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Electric Light in Collieries

Nature volume 24, page 383 | Download Citation

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AUGUST 9, 1881, witnessed the first practical application in the United Kingdom of the electric light to the illuminating of coal-mines. The Earnock Colliery, near Hamilton, Lanarkshire, belonging to Mr. J. Watson, has been fitted with Swan's incandescent lamps specially arranged with outer lanterns of stout glass, air-tight, and provided with steel guards. The workings in which the lamps were fixed are 118 fathoms, or 708 feet below the surface. Twenty-one brilliant little lights placed at the pit-bottom, in the roads, and at the actual face of the seam where active operations were in process, supply an illumination of a very different character from the dismal glimmer of an occasional Davy. The electricity was generated by a dynamo-electric machine at the surface worked by a special 12 horse-power engine, and conveyed by two cables, first along telegraph poles to the pit mouth, then down the shaft to the workings, in one section to a distance of half a mile. The overhead wires are naked copper wires of ⅜ inch diameter, while those below ground are carefully insulated, and in the shaft are protected with an outer tube of galvanised iron. At suitable points of the circuit safety air-tight switches, the invention of Messrs. Graham of Glasgow, are inserted to afford control over individual lamps. The mine was visited two days after the installation of the light by members of the Mining Institute of Scotland, with whom was Mr. W. Galloway, whose remarkable experiments on the explosive effects of coal-dust will be remembered in connection with the more recent report of Prof. Abel. The party were photographed in the workings. An experiment was made with a lamp to test whether in the event of its being broken by accident a surrounding atmosphere of explosive gas would or would not be kindled by the strip of red-hot carbon before it had had time to cool. Into a box containing about three cubic feet of explosive gas a single lamp, removed from its outer protecting case of stout glass, was placed, and the current was turned on. The fragile bulb inclosing the incandescent carbon thread was then purposely broken, when the gas inclosed in the box immediately exploded. No such occurrence could possibly happen if the protecting case of stout glass is properly constructed. The risk of accident must be considered as immensely less than that of the ordinary Davy lamp, especially when it is remembered that with the brilliant light of the electric lamps they need no longer be carried in the hand or set down upon the floor near the actual spot where the coal is being got, but will be fixed overhead at a safe distance against the wall of the mine. The ease with which the light can be turned out during the firing of a blast is another point in their favour. The proprietor of the Earnock Colliery is greatly to be congratulated on the step he has taken. In 1880 the death-roll of the slain by explosions of fire-damp in Great Britain reached the figure of 499 persons. We venture to predict that the universal adoption of electric lighting in fiery mines would reduce this figure to one-tenth of its terrible proportions. How many years will it be, we wonder, before the adoption of electric lighting will be made compulsory by Act of Parliament? And how many colliery owners will discover, we would ask, when driven to this course by compulsion, that in the long run they effect an economy by discarding the clumsy and unsafe “safety”-lamp, which will so soon be numbered with the “flint mill” amongst the relics of the past?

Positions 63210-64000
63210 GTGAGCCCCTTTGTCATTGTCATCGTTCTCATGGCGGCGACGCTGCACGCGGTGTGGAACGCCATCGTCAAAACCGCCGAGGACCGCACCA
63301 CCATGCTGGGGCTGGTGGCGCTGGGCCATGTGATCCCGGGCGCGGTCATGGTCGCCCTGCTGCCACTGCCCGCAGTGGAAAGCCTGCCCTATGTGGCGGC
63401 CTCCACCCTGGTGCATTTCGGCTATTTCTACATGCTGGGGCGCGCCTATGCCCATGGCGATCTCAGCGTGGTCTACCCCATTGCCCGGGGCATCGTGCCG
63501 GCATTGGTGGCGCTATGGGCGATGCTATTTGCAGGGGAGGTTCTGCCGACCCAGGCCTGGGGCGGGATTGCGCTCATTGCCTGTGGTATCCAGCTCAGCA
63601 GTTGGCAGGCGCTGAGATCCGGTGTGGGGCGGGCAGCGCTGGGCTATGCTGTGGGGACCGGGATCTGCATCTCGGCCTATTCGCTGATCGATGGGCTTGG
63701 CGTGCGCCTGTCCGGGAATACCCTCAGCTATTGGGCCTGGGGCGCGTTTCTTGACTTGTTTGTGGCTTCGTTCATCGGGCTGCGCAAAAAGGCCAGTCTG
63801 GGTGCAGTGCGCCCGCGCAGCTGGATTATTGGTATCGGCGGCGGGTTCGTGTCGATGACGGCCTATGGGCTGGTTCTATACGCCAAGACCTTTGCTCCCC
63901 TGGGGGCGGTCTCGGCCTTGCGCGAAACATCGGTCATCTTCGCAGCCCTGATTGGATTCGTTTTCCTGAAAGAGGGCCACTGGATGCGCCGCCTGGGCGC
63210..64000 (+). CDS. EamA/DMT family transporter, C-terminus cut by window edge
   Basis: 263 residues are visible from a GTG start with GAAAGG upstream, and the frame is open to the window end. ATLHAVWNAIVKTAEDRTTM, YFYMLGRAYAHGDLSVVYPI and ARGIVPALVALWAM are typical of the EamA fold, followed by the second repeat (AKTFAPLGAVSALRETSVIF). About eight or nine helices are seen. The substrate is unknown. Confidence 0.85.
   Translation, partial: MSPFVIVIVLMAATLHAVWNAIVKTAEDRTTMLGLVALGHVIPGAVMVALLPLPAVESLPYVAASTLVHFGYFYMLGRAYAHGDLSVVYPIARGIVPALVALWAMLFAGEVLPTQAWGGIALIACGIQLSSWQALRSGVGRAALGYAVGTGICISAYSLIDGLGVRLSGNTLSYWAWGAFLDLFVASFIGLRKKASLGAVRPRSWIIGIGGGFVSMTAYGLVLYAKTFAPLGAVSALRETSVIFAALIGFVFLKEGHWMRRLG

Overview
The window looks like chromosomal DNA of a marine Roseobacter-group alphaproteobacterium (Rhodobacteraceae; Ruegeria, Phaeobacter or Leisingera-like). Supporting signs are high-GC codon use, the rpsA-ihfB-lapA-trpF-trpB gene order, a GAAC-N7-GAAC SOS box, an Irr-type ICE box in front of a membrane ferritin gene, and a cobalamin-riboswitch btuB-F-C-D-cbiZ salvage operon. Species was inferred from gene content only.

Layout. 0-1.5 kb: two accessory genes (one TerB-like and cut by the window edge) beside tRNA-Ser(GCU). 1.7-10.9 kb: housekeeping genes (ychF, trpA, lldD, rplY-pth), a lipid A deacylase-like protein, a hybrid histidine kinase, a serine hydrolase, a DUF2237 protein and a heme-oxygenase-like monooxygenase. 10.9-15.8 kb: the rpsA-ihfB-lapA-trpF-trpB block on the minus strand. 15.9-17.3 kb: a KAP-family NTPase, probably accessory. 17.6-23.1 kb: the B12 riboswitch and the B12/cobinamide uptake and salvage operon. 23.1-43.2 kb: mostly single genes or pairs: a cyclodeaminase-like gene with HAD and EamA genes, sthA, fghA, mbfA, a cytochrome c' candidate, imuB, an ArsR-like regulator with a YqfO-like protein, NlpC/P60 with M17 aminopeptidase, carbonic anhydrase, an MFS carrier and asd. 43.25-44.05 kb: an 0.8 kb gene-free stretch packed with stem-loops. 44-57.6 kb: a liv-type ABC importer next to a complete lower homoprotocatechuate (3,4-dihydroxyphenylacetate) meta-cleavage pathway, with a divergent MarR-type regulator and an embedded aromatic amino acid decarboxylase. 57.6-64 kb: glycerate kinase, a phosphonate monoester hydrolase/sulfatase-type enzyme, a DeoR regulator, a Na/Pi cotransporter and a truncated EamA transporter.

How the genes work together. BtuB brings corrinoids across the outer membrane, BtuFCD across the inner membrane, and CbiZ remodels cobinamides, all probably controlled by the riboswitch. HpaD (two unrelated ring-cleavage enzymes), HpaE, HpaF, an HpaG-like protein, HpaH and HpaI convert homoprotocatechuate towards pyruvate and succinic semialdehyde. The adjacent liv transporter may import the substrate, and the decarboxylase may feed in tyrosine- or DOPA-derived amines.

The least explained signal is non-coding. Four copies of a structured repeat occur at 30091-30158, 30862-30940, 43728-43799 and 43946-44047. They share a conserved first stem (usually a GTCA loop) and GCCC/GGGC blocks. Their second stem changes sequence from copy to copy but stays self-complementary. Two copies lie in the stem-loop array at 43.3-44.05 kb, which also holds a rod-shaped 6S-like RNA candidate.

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https://doi.org/10.1038/024383a0

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